Rosemary is a very popular herb, which is used as a spice for various dishes, due to its unique, pleasant aroma.
This multi-purpose medicinal herb offers various health benefits – a team of scientist has shown that smelling rosemary can increase the memory by 75%. It has been used to boost long-term memory and alertness for millennia. Even Shakespeare mentions the incredible benefits of the rosemary in “Hamlet”.
A study conducted at the Northumbria University, in 2013 discovered that smelling rosemary is related to “an enhancement of performance for overall quality of memory and secondary memory factors”.
After 10 years, these scientists scientifically revealed the cognitive-boosting abilities of rosemary. The experts followed 20 people as they performed subtraction exercises and visual information processing tasks and other tests. They evaluated the mood of the participants before and after the exposure to the rosemary scent and took blood samples.
The study includes 66 participants, and they were assigned to either the rosemary-scented room or another room with no rosemary scent.
The results were amazing – as the rosemary aroma significantly boost memory in the participants. People in the rosemary-scented room performed 60 – 75% better on remembering events to completing tasks, and also recalled things much better than the participants in the room without rosemary scent.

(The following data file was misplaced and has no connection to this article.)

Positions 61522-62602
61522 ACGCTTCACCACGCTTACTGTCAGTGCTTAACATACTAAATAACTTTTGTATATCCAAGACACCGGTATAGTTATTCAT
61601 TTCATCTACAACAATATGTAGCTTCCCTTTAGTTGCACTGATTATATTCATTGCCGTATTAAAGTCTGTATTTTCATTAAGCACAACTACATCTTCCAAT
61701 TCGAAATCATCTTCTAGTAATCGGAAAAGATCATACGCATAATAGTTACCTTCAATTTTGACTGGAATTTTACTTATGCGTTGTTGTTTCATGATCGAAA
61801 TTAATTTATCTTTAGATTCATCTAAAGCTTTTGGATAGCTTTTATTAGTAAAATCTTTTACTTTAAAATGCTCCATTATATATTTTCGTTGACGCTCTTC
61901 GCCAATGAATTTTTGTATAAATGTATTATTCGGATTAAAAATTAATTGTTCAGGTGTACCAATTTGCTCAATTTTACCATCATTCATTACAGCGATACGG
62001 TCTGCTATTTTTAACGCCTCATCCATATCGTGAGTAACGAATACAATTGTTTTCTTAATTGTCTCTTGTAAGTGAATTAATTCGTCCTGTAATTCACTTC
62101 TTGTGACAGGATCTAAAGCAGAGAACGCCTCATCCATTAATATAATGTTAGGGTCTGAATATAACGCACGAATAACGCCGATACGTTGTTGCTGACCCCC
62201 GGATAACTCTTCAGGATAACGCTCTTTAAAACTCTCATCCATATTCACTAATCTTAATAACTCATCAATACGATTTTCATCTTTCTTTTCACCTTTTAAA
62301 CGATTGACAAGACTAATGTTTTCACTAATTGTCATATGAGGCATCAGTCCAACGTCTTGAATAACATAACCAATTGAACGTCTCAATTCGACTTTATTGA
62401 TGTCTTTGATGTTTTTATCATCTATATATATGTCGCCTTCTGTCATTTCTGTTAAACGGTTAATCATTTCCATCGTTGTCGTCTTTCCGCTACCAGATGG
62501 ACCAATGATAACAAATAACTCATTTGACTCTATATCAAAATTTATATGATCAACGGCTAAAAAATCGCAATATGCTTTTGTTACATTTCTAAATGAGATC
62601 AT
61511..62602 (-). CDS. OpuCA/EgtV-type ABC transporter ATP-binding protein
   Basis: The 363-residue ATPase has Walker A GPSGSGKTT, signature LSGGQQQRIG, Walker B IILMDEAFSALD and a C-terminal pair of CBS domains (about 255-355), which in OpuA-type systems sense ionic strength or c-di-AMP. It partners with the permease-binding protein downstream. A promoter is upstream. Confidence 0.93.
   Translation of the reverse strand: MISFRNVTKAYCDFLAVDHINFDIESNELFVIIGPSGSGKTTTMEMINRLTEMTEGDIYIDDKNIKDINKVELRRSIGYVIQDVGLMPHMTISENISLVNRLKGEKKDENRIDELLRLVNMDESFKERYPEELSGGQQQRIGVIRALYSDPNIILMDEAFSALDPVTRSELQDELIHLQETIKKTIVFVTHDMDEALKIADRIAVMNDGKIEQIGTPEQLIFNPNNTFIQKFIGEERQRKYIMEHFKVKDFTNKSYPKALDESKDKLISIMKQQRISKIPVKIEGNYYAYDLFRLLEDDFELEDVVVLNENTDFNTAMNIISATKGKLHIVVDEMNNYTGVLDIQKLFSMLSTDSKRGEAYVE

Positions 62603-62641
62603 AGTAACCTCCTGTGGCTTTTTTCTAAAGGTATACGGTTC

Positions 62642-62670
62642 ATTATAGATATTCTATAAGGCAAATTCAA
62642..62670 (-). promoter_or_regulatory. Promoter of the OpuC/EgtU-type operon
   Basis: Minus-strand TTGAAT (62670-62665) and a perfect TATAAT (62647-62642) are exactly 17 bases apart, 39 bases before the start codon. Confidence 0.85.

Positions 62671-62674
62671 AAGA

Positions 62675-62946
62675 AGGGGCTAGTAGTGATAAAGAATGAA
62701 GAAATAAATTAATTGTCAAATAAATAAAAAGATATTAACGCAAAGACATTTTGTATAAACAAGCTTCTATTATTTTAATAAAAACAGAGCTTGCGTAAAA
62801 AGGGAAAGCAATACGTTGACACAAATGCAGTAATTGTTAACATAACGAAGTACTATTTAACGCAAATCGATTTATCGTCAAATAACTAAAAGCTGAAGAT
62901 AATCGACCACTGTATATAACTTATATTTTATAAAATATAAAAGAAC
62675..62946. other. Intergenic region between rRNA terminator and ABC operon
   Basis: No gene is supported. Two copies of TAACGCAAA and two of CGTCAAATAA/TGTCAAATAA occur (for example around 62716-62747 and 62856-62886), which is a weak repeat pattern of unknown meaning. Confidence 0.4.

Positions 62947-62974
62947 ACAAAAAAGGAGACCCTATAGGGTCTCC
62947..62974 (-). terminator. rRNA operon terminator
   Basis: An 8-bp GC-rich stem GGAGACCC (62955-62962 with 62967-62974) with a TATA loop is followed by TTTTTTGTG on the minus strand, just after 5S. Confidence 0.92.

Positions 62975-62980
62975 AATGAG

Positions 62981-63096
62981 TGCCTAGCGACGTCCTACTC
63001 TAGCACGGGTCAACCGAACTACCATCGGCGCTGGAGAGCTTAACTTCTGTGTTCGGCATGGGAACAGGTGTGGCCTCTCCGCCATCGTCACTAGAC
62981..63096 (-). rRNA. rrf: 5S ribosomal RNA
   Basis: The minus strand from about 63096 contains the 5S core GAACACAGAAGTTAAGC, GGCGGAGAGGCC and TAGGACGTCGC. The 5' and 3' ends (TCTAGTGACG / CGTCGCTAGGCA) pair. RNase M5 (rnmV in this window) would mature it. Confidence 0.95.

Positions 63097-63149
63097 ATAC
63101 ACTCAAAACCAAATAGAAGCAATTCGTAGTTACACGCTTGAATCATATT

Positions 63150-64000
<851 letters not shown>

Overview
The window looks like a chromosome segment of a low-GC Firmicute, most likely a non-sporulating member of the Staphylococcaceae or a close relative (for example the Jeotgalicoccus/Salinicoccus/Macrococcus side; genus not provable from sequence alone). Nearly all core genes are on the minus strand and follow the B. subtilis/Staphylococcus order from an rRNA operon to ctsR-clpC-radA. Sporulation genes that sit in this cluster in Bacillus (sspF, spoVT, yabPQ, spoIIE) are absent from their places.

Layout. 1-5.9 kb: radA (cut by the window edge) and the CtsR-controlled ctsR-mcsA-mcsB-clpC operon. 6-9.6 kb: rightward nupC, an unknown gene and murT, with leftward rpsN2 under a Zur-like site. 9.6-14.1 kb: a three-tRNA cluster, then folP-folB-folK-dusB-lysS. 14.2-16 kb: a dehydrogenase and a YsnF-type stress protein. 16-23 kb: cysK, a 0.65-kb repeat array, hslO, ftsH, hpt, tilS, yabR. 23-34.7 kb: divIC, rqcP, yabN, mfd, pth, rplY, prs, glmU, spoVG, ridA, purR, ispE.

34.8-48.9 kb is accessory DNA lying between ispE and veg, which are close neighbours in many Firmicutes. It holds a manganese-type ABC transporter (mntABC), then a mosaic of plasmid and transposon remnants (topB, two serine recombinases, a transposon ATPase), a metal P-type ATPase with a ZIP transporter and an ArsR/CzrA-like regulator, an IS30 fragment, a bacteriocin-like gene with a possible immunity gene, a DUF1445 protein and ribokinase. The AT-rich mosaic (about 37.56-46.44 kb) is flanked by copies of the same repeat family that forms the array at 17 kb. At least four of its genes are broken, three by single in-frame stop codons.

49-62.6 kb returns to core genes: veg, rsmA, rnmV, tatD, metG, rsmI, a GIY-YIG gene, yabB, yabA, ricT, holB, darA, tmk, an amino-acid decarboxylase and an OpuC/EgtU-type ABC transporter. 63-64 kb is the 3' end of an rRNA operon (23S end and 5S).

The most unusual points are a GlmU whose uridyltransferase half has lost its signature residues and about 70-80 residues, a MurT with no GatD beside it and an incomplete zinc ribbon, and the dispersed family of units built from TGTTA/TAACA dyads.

Moreover, the blood samples showed that the blood of the participants exposed to the rosemary-scented room had detectable levels of 1,8-cineole – an active compound in rosemary. This means that this compound was absorbed into the bloodstream.
HOW TO USE ROSEMARY
In order to enjoy the benefits of rosemary, you should spread out a few drops of high-quality organic essential oil using a diffuser.
You can also place a plant by your desk or somewhere in the house. To keep your brain sharp all the time, mix a drop of rosemary oil in a teaspoon of coconut oil and carry it in a small cosmetic bin. Rub a bit of oil on your wrists as needed to keep your brain sharp.
Source: Good Morning Center